Every Tuesday about 1:00 pm the screen on my iPhone lights up. MOM appears in silvery letters.
I scheduled this about five years ago to remind me that her painting class would begin soon.
I should probably remove it but love to see it—that glowing word MOM. Perhaps it’s a bit ghoulish but I love it. I feel close to her again.
It also reminds me of how much I loved going to her classes. First to see what wondrous painting she had created the previous week. It was also important.
I took her to the class and the timing was tricky. If I took her too soon she would ask, with some suspicion, What are we doing here?
We’re going to paint, I would say with enthusiasm.
She would look at me in disbelief. I don’t do this, she would tell me pointedly as she got up and walked away. (She considered painting a childish waste of time.)
I had to time it just as everyone was arriving and sitting down. Then she was happy to join them. We’d check out the still life in the middle of the table. She would sit through the opening remarks though she couldn’t hear a thing, waiting. As soon as the instructor would put paint on paper, she’d would pick up her brush and begin to hum. The painting just flowed.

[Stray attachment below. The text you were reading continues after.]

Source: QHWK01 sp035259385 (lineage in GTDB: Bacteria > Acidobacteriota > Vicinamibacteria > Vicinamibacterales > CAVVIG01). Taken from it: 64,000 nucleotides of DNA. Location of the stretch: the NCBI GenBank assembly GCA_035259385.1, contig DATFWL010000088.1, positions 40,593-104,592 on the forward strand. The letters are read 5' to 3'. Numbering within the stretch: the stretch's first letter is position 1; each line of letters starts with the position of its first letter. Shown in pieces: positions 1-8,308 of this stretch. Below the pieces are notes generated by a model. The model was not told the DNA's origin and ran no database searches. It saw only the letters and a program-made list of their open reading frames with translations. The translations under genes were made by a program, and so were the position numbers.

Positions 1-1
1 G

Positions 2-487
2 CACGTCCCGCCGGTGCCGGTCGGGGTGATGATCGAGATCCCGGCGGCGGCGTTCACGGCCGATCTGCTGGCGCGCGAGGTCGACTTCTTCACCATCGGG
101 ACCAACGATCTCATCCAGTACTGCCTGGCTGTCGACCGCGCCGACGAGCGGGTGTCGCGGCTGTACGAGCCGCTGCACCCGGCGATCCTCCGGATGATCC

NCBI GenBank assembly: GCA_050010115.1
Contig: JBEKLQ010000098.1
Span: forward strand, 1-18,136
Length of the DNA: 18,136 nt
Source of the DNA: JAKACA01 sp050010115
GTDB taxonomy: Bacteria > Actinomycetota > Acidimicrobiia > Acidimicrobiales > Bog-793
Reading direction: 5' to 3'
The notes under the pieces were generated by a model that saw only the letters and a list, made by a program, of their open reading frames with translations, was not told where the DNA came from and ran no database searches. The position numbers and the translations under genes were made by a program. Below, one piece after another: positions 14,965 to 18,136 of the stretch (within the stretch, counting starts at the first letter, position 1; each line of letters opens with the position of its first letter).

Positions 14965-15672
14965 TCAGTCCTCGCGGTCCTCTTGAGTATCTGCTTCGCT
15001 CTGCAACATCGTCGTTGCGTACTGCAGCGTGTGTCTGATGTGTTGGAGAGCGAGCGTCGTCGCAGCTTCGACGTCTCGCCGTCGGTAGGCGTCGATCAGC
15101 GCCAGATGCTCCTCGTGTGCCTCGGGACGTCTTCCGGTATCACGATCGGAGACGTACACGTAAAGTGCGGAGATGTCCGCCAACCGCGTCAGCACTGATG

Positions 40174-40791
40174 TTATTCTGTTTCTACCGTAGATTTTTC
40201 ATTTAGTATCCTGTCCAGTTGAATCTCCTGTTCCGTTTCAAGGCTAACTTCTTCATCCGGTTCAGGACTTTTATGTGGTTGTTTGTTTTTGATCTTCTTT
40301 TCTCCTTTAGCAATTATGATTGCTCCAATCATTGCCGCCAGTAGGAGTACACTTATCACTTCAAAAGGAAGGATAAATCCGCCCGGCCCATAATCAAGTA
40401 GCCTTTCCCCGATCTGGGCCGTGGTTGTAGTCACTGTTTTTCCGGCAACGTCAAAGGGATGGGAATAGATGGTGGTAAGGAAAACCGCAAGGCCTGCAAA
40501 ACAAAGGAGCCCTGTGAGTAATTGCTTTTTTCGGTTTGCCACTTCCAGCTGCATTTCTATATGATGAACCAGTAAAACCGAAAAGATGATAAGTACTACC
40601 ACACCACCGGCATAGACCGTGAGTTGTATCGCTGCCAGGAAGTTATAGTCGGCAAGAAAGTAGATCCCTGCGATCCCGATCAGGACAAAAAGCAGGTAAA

When she was done, she was done—always earlier than the others. She would leave but sometimes she would come back and ask if she could join them. Two paintings—two versions of the same model. Sweet.
I’m sure that Mom’s hidden talent only emerged because of dementia. Her internal censor collapsed releasing what must have always been there. My niece Anna, a professional artist, would look at Mom enviously. I wish I could paint like that.
So it’s like Picasso said. It took me four years to learn to paint like Raphael but a lifetime to paint like a child.
Once I stayed to paint with her and found myself nearly paralyzed with self-conscious doubt.
Mom is so much better that I am, I remember thinking.
Give it time. One day I expect I too will be able to paint, just like Mom.